As the weather turns hotter, water vapor condenses from nearby water sources and around mountain tops, forming into dark clouds. These clouds have the potential to culminate into intense electrical storms.
Clearly it is unwise to continue ascending a summit as the sky is pulsating with gigantic bolts of lightning, but sometimes the situation is unavoidable. You may not know that a storm is coming until it crests the summit towards which you may be ascending. In those cases, there are safety measures you can take to protect yourself. Nevertheless you can reduce your chances of becoming caught off guard by surprise storms as you become a better observer of the sky. Here we’ll help you learn how to become a better observer of the sky, so the next time you are headed to an open area, you can more accurately predict if a thunderstorm is approaching.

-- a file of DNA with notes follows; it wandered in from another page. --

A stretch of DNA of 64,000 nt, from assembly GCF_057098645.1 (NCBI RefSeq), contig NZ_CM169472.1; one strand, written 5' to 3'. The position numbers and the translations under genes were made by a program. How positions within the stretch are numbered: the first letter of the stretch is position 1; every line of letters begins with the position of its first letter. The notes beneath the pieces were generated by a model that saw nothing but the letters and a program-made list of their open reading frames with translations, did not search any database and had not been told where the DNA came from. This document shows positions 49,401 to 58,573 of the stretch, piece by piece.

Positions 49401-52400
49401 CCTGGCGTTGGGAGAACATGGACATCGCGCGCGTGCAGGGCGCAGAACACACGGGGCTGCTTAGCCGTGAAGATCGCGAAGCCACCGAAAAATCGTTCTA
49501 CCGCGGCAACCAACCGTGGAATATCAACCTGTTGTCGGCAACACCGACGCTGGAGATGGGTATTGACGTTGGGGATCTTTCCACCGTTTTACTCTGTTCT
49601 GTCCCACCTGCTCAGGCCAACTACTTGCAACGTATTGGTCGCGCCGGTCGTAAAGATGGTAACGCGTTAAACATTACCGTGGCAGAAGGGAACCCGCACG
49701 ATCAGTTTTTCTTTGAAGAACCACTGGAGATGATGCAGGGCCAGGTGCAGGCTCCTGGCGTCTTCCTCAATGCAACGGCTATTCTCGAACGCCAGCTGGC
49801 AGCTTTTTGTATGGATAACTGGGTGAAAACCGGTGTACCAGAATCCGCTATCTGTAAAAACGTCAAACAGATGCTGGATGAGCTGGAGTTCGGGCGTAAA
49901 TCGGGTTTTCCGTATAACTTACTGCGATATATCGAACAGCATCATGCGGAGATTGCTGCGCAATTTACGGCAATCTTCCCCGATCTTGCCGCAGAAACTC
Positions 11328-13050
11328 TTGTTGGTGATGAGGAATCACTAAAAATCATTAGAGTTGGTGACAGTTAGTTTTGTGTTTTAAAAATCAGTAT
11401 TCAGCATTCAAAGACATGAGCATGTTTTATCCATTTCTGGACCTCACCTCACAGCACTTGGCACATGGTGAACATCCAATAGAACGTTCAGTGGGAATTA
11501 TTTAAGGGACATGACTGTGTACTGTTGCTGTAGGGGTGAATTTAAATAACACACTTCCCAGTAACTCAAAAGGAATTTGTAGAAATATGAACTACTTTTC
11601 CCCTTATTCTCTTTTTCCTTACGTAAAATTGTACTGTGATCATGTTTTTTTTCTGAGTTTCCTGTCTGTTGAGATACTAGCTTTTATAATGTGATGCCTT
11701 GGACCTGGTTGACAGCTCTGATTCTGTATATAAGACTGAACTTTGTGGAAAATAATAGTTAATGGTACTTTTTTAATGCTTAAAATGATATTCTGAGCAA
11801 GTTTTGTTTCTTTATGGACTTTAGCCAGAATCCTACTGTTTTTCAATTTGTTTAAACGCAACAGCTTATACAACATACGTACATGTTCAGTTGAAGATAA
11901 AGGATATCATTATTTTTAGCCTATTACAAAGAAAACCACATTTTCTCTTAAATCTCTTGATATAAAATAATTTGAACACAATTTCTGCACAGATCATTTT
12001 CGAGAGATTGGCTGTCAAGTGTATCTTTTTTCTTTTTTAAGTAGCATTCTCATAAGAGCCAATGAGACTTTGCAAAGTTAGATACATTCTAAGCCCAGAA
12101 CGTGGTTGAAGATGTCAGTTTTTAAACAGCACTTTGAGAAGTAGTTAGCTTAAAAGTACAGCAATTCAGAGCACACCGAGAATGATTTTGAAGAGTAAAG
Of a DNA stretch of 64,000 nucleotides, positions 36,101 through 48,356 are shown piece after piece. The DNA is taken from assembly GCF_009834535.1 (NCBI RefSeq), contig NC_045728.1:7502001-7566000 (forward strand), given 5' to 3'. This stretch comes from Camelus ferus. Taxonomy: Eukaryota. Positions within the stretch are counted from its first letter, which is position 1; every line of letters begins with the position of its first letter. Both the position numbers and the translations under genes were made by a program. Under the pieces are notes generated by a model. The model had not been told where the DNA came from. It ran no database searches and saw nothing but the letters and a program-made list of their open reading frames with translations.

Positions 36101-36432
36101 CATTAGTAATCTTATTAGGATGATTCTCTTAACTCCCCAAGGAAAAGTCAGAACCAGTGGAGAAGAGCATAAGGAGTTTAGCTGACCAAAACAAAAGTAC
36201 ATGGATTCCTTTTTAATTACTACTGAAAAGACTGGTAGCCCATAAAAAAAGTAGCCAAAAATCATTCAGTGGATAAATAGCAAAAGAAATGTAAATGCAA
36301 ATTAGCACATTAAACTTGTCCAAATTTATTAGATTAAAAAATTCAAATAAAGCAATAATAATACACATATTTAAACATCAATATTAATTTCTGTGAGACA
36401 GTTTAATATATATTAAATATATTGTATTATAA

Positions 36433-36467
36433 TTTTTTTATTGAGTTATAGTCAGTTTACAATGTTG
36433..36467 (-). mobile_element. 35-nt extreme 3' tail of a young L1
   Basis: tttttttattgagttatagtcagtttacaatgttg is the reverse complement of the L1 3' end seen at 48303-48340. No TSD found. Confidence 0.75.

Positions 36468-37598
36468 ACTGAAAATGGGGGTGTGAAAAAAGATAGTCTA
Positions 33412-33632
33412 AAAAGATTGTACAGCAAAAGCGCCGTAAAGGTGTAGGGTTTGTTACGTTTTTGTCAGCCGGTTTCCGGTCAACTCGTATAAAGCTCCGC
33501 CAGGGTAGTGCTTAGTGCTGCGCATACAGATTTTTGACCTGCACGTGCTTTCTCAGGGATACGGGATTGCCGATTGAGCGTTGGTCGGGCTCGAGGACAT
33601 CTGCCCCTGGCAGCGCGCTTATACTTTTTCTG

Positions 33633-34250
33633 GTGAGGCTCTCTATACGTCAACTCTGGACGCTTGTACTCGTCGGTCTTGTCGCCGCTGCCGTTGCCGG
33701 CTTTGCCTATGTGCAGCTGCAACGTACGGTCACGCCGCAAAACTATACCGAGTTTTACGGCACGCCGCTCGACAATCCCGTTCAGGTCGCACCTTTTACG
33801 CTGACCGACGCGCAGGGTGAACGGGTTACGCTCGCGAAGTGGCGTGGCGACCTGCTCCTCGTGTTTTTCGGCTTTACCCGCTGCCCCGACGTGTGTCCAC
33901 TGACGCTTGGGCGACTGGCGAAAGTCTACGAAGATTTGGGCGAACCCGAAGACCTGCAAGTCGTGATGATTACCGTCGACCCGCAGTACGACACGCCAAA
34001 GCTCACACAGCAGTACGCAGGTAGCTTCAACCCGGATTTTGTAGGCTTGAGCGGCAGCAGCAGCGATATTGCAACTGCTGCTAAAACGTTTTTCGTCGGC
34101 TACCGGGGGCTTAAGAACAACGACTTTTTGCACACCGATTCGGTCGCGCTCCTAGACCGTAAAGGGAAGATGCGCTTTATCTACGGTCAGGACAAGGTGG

To fully appreciate the phenomenon of weather, you must first understand how it happens.
What brings clouds?
The atmosphere is filled with water vapor from the evaporation of water covering the surface of the earth and the ocean. As the water-filled air (or vapor) rises, cools, and condenses (moves from a warm place to a cool place), it forms into water droplets, or clouds. A cloud is simply a collection of minute water droplets or ice crystals. Small hygroscopic particles in the sky, such as dust, sea salt, smoke, and airborne pollutants are attracted to water and are absorbed by a cloud’s water droplets. These water droplets come together and form into clouds.